Frieder Otto Wolf (Free University, Berlin - Germany), Marx in Germany
Seongjin Jeong (Gyeongsang National University, Jinju - South Korea), Marx in South Korea
Shuangli Zhang (Fudan University, Shanghai - China), Marx in China

3. Roundtable: The Anticapitalist Left in the World Today
Saturday 19th March
Panel Session 4, 5:00 - 6:50, Room: Schimmel
After twenty years of almost unchallenged capitalist hegemony, ideologically characterized by the mantra that there can be no alternative to Neoliberal policies, the world financial crisis has opened new spaces for the anti-capitalist Left.
In Europe, trade unions and social movements, although weaker now, are beginning to fight back against austerity policies that seek to surmount the crisis on the backs of the working class. In Asia, capitalist development is generating dramatic inequalities, while in Latin America new levels of social and democratic participation, whatever their contradictions, have revived hope for the Left throughout the world.
This roundtable, featuring scholars and journal-editors from nine different countries, will explore the controversies surrounding anti-capitalist movements and organizations today.
Chair: Marcello Musto (York University, Toronto - Canada)
Rick Wolff (Rethinking Marxism - USA)
Michael Löwy (Contretemps - France)
Luciana Castellina (Il Manifesto - Italy)
Teivo Teivainen (Globalizations - Finland)
Shuangli Zhang (Contemporary Marxism Review - China)
Michael Krätke (Sozialistische Politik und Wirtschaft - Germany)
Seongjin Jeong (Marxism 21 - South Korea)
Johanna Brenner (Socialist Register - USA)
Baris Karaagac (Praksis - Turkey)

4. The Grundrisse: Another Marx?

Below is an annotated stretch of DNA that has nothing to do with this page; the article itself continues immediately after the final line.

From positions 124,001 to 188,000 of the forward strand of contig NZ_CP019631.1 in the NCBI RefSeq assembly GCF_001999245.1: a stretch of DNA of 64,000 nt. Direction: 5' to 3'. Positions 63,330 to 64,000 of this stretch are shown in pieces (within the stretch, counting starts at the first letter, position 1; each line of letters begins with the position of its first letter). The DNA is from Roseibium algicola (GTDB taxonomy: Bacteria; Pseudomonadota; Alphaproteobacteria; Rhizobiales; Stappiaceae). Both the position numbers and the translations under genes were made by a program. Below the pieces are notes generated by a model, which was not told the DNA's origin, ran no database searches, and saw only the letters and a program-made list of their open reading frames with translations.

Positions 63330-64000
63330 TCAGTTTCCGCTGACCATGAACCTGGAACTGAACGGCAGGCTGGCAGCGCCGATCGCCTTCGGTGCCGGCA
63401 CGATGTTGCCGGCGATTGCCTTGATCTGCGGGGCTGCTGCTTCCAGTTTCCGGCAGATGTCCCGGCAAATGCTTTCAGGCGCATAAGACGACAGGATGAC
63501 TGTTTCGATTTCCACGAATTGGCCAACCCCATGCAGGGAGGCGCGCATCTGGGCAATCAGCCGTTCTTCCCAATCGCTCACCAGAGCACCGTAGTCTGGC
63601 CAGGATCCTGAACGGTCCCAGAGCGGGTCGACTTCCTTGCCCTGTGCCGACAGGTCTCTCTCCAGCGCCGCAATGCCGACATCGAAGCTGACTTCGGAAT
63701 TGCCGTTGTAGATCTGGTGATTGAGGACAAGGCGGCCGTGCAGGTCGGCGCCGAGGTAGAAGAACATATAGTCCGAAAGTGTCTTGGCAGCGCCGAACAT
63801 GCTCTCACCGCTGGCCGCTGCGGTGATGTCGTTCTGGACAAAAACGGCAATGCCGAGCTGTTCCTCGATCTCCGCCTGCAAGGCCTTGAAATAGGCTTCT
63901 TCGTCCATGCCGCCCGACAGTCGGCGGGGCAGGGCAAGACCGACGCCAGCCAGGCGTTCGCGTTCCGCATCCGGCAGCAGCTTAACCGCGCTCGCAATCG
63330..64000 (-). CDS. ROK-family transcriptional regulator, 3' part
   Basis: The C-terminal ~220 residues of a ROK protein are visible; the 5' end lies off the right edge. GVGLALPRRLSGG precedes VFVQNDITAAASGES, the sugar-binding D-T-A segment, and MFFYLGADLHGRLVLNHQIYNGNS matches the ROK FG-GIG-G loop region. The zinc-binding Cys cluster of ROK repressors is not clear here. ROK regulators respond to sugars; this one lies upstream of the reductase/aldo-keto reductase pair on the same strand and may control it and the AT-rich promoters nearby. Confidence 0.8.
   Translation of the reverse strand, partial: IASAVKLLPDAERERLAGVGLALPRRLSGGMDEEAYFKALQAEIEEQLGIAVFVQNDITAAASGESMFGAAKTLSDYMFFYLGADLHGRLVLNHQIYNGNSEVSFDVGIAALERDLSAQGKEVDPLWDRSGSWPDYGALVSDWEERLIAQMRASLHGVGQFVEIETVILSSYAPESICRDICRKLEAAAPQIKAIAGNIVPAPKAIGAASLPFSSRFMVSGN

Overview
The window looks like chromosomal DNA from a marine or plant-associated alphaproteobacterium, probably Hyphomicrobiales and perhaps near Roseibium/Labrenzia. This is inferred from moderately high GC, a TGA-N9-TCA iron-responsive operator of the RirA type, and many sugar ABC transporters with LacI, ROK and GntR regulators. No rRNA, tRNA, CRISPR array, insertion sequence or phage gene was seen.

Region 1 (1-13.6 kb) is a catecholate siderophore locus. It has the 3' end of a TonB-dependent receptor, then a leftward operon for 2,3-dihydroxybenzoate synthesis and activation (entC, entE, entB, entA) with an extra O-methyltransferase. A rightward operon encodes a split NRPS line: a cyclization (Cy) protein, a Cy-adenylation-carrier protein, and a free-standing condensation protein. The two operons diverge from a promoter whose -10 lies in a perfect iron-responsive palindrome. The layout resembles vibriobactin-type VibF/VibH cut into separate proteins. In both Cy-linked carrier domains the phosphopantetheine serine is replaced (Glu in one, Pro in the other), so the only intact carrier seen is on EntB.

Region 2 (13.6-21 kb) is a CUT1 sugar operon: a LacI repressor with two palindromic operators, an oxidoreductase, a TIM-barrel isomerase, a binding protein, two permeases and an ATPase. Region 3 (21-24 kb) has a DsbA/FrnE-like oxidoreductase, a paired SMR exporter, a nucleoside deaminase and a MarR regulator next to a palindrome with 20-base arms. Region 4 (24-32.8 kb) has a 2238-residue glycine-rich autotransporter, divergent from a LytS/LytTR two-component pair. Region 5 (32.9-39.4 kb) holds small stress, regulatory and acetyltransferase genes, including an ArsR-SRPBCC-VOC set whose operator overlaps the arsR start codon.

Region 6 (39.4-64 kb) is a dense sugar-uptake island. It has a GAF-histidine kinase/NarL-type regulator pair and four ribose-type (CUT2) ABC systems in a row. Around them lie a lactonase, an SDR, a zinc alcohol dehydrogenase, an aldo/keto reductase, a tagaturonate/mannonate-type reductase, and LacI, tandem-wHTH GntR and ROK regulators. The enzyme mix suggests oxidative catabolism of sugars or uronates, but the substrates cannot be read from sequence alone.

Sunday 20th March
Panel Session 5, 10:00 - 11:50, Room: W 626
Written between 1857 and 1858, the Grundrisse is the first draft of Marx’s critique of political economy and, thus, also the initial preparatory work on Capital. Despite its editorial vicissitudes and late publication, the Grundrisse is extremely important for an overall interpretation of Marx’s thought, because it contains numerous reflections on matters that he did not develop elsewhere. Drawing on the collection Karl Marx’s Grundrisse. Foundations of the Critique of Political Economy 150 Years Later (ed. M. Musto, Routledge 2008 [pb 2010]), this panel will demonstrate the relevance of the Grundrisse to an understanding of Capital and of Marx’s theoretical project as a whole, which, as is well known, remained uncompleted. In so doing, it will show a Marx in many ways radically different from the one who figures in the dominant currents of twentieth-century Marxism-Leninism.
Chair: Sean Sayers (University of Kent, Canterbury - England)
Marcello Musto (York University, Toronto - Canada), The Writing of the 'Grundrisse' and the History of their Dissemination
Michael Krätke (Lancaster University), The Grundrisse as a Research Manuscript: Another Step on the Long Road towards Capital
Frieder Otto Wolf (Free University, Berlin - Germany), How to resist the philosophical lure of the 'Grundrisse' craze?
George Comninel (York University, Toronto - Canada), Historical Materialism and Pre-capitalist Modes of Production in the Grundrisse
Discussant: Norman Levine (Institute of International Policy, Phoenix - USA)

Marcello Musto
Department of Political Science
Ross Building
York University
4700 Keele Street
Toronto, ON, M3J 1P3
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Received on Wed Mar 16 09:51:35 2011